Friday, May 30, 2014

One way to make a ribbed shade

Ribs give a bit of support to flat romans, helping them fold neatly.
Ribs aren't foolproof; there are some fabrics that they just don't help at all; but they were great in these 3 linen shades with napped sateen lining.
There are different rib materials: plastic, metal, fiberglass; and many ways of using them. 
This is one way. 
The shade begins with the lining: pockets are sewn into the back side of napped sateen.  Since these shades are 86" long, we spaced the rows 8" apart.  The default spacing of 6" would've made way too many folds, all stacked up on top of each other.
The pockets are pressed downward, and the lining laid onto the prepared face fabric.  The gridded tabletop is indispensable for producing these shades. 
No matter how meticulously the pockets are sewn, you still need to go along each row with a straightedge and make sure the seams are as straight as possible.  The side hems are folded over the lining, but not yet sewn.
At the bottom, the hem is basted in place.  Yes, it could be pinned, but basting is better.
The vertical rows are marked for rings with purple disappearing pen, and ladder tape is run.  At the bottom, the row of rings above the hem are sewn, and the ladder tape pinned in place above the hem.  Note that the side rows of rings are not placed over the side hems, but just past the edge of the hems.
At the top, the topmost row of rings are sewn.  These are reverse mounted, so the grommet placement is marked with pencil.  The board line is marked allowing an extra 1/4".  The cutting line is marked, and the word "REVERSE" is lightly penciled in to help me remember not to staple the shade the regular way!!!  This step has saved me a lot of time :)  The ladder tape is stapled to the excess fabric for safekeeping.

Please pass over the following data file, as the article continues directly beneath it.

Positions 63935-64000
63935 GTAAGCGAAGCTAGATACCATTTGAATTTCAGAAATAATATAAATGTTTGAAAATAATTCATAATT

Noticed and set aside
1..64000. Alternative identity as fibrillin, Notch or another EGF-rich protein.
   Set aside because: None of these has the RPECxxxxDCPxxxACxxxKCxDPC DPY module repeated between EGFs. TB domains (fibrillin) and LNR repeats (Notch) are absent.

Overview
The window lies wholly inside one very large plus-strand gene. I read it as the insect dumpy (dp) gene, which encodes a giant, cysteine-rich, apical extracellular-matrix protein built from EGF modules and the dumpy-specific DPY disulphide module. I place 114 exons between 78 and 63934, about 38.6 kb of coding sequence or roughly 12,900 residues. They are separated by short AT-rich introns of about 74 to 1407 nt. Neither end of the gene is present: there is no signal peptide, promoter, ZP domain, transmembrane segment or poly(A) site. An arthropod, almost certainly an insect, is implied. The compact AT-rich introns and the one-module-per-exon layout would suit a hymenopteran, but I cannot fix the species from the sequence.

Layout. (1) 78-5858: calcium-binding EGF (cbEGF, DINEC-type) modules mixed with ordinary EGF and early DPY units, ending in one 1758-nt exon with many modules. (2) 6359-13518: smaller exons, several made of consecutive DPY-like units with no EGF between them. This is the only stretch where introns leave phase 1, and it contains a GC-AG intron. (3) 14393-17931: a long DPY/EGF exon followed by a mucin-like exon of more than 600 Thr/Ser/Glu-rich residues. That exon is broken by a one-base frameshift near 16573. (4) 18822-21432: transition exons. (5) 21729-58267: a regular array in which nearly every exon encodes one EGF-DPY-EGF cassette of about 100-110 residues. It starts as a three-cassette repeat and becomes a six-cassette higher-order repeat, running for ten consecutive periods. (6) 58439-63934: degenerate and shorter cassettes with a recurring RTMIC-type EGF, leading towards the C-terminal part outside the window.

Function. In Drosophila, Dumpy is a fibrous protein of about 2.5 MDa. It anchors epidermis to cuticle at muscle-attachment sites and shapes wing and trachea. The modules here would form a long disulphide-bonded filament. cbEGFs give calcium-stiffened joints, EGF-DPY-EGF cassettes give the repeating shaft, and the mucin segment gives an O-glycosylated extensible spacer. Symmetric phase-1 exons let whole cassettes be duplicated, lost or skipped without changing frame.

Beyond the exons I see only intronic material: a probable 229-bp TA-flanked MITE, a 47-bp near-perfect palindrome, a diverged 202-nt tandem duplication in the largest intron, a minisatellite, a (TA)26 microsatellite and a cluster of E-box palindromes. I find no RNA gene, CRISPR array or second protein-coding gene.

Now for the Zen portion of the fabrication: sewing on the rings.  If the seams did not absolutely perfectly follow a straight line, it's ok, as long as you've marked perfectly for the rings.  The ring can go a smidgen above the seam or a hair into the pocket area.  The ribs will keep straight inside the pockets. 
When all rings are sewn, the shade goes to the sewing machine for the weight bar pocket- several steps that I forgot to photograph.  The shade is laid back out onto the table, the side hems opened up, and the ribs inserted into the pockets.
The side hems are folded back over, pressed lightly, and hand-sewn to the lining.  The weight bar is inserted and the pocket tacked shut.

All it needs now are the grommets, and it's ready for the board!  After the lift mechanism is secured, the shade is strung and leveled; lastly the valance is attached and it's ready for packing up.

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